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Deadliest Catch Alaskan Storm

Platform(s): PC, Xbox 360
Genre: Action/Adventure
Publisher: Greenwave
Developer: Liquid Dragon


Xbox 360/PC Review - 'Deadliest Catch Alaskan Storm'

by Glenn "Otter" Juskiewicz on July 14, 2008 @ 4:00 a.m. PDT

Deadliest Catch Alaskan Storm lets gamers captain their own boat in the frenzied search for an undersea jackpot. Gamers select one of five real crab boats, including the Northwestern, Cornelia Marie and Sea Star - all featured on the series, or create and customize their own boat. Gamers then recruit and lead their own crew from a roster of twenty real crab fishermen. Selecting the wrong boat or recruiting the wrong crew member can mean the difference between landing a Bering Sea jackpot or disaster. Lead your fatigued, hungry and hardworking crew in the strategic search for King Crab and Opilio Crab, while battling to secure your catch and livelihood before other captains and crews get to the crab first.

Genre: Sports
Publisher: Navarre Corp
Developer: Liquid Dragon
Release Date: June 17, 2008

If there was one game getting released mostly under the radar that I was waiting for, it was Deadliest Catch: Alaskan Storm. The title promised to make the transition from Discovery channel to video game and put you in the role of a captain of your own crab boat.

I imagine the game is really only going to appeal to the hardcore "Deadliest Catch" fans or of unique simulation games because let's face it: It's a game about crab fishing on the Bering Sea. It's a bit of a unique niche, to say the least. The title respectably adds a lot of content and features such as Coast Guard rescue missions, arcade-style skiff racing, and more live video than you can shake a stick at. There are definitely pros and cons, but I'll focus on the meat of Deadliest Catch, which is the Career mode.

Before even setting foot on your own boat, you'll be walked through some orientation missions that teach you how to use your throttle, rudder, auto-pilot, radar, as well as give basic orders to the crew. The missions are very simple and broken down to enough fine detail that by the end of it, you should feel comfortable with docking, setting waypoints on the map, and generally running your own crab boat.

Once you begin the Career mode, you'll be able to choose a boat from five of the more well-known rigs in the series, rather than a plethora of sizes and types. Sure, there are some varieties, but you'll essentially be picking the Northwestern, the Cornelia Marie, or another "big name" boat. A nice feature, though, is the ability to paint your boat, rails, hull, and trim in any color your choose. You can also rename the vessel, which is reflected in your choice of fonts right on the bow of the boat. Needless to say, by the time I was done, the Sea Otter was painted a nice combination of red and black and was quite the pirate vessel.

After your boat has been tricked out with paint, you'll have the ability to choose how much fuel and how many crab pots you want. There is a nice balance you'll have to find with ship weight and capacity, since factors like weather and time can affect everything during your fishing season.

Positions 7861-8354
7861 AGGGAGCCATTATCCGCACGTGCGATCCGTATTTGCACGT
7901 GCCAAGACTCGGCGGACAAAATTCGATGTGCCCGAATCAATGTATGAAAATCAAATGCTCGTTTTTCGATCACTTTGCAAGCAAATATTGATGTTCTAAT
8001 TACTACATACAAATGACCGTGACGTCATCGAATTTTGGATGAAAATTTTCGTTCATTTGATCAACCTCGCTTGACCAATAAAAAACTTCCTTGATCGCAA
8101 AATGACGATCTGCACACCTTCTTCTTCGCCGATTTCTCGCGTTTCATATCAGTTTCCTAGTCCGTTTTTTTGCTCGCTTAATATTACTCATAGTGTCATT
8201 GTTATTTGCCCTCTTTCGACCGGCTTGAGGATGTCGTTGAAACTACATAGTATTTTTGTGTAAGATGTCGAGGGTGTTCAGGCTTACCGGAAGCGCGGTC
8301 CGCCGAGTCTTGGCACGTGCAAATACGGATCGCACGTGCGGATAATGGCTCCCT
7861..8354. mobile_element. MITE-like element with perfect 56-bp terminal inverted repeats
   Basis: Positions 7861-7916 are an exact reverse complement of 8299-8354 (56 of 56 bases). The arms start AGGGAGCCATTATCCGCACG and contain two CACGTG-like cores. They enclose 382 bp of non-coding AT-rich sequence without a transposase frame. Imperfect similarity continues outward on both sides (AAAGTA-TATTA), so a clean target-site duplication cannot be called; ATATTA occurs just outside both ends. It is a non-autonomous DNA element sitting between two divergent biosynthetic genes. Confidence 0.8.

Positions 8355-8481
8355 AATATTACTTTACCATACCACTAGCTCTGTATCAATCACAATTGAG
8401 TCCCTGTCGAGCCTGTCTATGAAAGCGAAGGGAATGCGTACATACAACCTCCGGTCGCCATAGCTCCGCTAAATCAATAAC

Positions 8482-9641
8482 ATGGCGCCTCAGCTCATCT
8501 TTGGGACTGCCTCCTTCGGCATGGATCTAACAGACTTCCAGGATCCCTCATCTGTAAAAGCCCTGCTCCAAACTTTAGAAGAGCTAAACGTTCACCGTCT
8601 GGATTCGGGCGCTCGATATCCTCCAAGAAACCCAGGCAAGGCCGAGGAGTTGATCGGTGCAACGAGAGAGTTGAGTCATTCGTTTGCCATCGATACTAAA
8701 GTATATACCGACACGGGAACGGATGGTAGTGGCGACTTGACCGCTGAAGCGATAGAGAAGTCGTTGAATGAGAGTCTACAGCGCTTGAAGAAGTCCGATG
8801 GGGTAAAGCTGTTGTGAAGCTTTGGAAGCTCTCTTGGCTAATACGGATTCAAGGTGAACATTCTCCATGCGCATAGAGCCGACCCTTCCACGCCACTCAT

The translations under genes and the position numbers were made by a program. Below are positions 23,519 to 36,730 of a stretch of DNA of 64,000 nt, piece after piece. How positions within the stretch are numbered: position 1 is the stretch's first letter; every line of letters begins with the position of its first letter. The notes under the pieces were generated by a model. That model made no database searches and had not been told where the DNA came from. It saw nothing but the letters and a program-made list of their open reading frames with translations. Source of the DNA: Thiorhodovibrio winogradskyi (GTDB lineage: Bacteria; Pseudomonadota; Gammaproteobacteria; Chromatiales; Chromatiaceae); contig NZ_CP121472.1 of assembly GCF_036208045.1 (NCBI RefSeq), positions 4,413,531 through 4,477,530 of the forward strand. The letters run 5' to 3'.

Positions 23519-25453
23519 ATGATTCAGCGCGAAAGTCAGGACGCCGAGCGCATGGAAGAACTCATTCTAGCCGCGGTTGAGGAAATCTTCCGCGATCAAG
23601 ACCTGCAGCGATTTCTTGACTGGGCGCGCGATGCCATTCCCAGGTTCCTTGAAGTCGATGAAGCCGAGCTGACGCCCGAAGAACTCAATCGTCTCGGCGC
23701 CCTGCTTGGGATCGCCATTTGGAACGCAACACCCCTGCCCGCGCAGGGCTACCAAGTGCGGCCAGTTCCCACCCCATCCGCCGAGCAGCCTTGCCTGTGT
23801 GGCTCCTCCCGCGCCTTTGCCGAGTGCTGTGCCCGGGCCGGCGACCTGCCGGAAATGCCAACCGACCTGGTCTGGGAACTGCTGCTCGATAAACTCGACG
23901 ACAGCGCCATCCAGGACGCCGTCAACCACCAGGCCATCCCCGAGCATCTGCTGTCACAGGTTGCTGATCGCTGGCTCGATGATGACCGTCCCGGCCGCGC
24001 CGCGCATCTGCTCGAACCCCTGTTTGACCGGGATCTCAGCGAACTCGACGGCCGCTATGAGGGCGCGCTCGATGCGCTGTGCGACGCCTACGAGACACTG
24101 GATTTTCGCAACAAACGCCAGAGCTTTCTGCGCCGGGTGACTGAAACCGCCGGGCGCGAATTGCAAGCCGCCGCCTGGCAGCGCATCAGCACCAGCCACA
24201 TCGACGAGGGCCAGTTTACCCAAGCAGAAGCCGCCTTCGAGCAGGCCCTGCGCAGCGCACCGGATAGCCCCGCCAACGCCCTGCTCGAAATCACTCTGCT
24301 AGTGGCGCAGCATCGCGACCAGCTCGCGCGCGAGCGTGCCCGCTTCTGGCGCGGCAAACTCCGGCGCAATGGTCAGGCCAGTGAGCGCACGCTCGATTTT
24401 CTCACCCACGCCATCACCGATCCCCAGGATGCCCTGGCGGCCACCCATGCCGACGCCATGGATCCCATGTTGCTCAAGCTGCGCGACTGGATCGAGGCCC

And finally, and most importantly, you'll be able to pick your five-man crew. Again, there is a balance to strike based on who you choose and what job you want them to do. There are primary and secondary jobs, and you can match up an individual crewman to his best features, such as Bait Boy, Cook, Deck Boss, Deck Hand, Engineer and Medic. Of course, if you want talent, you're going to pay for it. Seasoned vets like Edgar Hansen command a larger percentage share of the profit than does greenhorn Josh Harris. If you want a crew of seasoned vets, sure things will likely run smoothly, but prepare to pay accordingly. Likewise, the S.S. Scrooge McDuck might be saving money by hiring all greenhorns, but prepare for a lot of accidents and a crew that doesn't always know what to do. The trick is to find a happy medium.

Once you have your crew, fuel, and pots on deck, it's time to go crabbin'! Your charts and radar thankfully show you census data of where crabs were located approximately five months before season, so you can either go toward known grounds, or try to factor in some migration and go for the big score. There really is the entire Bering Sea to explore and set your pots and fish, and the developers did a good job of lending a large scale to things. Yes, there are ice flows. Yes, there are bad storms. Yes, there are 40-foot swells that can sweep your crew right off the deck.

Lest you think you'll be playing Deadliest Catch like a real-life crab captain, there are some fast travel options that let you set a waypoint and travel with sped-up time so you're not actually running your boat for 24 hours to find a good spot. The game also has a sped-up clock system whereby three seconds in the game goes by for every one second in real life. Yes, I counted. You notice these things during some of the game's slower moments, but I'll get to that shortly.

If you're a fan of the show, there is a sense of excitement in plotting a route and dropping off the first string of pots. It's wonderful fun to see your crew setting up crab pots, baiting them, and then dropping them on your command. For every one pot you drop, it counts as five so you're not micromanaging too much, and while it feels like a bit of a cheat at first, you'll welcome it when you're 72 hours into the season, blurry-eyed, and squinting into dark waters looking for your buoy markers.

Likewise, pulling your first string of pots is great. There is a sense of anticipation comparable to watching the TV show and hoping for a big crab haul. Your crew will also often make comments based on the haul size to help you figure out your best course of action. A high crab count will elicit responses such as, "Set it back!", "That's money!", and "Now that's one full pot!" It's exciting at first, but it's like any other simulation game where canned responses become more annoying as you hear them over and over again.